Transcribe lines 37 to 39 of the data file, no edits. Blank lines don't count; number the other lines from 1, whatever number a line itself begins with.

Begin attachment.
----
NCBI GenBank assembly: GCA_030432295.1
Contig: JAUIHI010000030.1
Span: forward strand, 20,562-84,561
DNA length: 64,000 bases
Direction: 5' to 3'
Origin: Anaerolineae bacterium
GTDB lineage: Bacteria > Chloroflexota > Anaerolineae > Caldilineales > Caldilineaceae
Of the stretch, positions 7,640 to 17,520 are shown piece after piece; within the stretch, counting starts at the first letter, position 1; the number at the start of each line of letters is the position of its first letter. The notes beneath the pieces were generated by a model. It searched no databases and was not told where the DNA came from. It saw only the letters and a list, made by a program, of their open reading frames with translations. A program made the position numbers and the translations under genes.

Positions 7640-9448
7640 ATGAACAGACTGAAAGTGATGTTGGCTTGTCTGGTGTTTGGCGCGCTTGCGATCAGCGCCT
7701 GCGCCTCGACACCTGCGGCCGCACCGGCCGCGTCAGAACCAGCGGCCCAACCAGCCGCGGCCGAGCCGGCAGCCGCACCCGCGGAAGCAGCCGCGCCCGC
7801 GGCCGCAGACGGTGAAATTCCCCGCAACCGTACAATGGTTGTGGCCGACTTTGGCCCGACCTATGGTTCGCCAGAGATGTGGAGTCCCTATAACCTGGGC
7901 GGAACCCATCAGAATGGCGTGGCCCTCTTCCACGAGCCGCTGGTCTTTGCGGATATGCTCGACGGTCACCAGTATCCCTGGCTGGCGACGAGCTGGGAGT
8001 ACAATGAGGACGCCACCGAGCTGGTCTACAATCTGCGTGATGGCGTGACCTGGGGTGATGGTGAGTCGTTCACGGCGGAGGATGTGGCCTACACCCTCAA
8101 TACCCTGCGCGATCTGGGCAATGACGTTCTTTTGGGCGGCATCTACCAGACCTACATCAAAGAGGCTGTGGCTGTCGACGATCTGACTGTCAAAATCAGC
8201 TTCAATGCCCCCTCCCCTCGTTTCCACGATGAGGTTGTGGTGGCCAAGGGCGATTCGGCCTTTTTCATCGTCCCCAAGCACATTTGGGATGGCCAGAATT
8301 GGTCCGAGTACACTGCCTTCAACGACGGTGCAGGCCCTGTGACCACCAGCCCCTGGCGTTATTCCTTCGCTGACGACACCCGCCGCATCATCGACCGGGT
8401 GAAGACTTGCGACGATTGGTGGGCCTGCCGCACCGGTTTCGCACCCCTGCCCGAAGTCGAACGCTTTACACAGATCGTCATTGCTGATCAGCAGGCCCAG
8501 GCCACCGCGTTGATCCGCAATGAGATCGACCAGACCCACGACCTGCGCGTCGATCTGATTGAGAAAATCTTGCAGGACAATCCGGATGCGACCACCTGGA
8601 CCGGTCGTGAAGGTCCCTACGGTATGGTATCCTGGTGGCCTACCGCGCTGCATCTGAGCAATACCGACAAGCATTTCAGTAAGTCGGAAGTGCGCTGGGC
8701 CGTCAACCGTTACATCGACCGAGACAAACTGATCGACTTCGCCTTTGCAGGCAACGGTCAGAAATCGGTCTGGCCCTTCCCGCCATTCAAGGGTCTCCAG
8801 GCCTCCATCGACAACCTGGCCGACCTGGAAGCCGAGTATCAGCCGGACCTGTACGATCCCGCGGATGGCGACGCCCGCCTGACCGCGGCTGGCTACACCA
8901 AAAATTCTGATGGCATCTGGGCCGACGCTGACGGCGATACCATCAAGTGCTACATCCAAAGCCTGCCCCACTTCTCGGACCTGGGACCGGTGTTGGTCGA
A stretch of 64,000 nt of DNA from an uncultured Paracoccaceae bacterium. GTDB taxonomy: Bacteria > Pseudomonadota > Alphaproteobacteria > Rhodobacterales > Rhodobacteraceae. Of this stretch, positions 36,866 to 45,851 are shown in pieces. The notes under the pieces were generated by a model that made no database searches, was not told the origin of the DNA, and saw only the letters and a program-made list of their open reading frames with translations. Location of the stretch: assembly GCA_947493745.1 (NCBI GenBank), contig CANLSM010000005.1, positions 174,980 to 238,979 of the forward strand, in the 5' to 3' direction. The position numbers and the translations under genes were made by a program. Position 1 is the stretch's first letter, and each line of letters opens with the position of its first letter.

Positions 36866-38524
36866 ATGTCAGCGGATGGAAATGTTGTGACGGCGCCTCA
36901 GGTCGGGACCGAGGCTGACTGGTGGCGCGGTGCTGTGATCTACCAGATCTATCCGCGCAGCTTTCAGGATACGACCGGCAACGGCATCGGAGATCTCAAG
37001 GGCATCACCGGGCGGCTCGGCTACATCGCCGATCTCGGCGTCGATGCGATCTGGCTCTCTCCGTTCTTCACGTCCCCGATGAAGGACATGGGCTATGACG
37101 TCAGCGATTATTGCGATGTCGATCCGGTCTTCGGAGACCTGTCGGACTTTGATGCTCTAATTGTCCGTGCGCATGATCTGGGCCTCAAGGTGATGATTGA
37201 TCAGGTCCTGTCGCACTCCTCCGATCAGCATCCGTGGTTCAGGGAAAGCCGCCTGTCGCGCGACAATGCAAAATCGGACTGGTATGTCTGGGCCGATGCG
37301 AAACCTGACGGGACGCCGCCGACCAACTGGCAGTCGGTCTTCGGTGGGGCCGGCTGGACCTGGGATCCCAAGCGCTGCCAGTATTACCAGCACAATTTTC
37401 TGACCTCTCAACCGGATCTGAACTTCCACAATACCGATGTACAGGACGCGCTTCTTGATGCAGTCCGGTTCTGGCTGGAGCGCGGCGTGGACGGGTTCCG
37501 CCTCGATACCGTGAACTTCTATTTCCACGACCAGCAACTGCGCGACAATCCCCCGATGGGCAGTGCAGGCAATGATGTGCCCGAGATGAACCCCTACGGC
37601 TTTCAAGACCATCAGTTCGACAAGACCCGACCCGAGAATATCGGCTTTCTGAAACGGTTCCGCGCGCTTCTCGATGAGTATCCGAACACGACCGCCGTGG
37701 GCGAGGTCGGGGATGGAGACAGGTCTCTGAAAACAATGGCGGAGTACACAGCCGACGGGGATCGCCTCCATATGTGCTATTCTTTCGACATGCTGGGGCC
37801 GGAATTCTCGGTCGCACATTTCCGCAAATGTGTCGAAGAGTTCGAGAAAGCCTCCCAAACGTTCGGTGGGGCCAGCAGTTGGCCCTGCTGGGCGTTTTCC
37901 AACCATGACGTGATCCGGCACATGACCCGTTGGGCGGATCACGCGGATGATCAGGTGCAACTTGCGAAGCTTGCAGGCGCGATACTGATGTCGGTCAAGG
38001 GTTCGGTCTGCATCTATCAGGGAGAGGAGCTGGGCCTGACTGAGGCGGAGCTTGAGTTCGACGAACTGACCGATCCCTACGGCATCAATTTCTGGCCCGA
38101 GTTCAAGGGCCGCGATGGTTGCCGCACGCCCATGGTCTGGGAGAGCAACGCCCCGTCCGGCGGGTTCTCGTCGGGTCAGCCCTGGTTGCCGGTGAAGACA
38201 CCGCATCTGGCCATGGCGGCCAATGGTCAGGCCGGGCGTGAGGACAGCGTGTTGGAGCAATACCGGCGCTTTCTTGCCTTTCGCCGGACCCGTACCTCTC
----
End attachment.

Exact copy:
37901 AACCATGACGTGATCCGGCACATGACCCGTTGGGCGGATCACGCGGATGATCAGGTGCAACTTGCGAAGCTTGCAGGCGCGATACTGATGTCGGTCAAGG
38001 GTTCGGTCTGCATCTATCAGGGAGAGGAGCTGGGCCTGACTGAGGCGGAGCTTGAGTTCGACGAACTGACCGATCCCTACGGCATCAATTTCTGGCCCGA
38101 GTTCAAGGGCCGCGATGGTTGCCGCACGCCCATGGTCTGGGAGAGCAACGCCCCGTCCGGCGGGTTCTCGTCGGGTCAGCCCTGGTTGCCGGTGAAGACA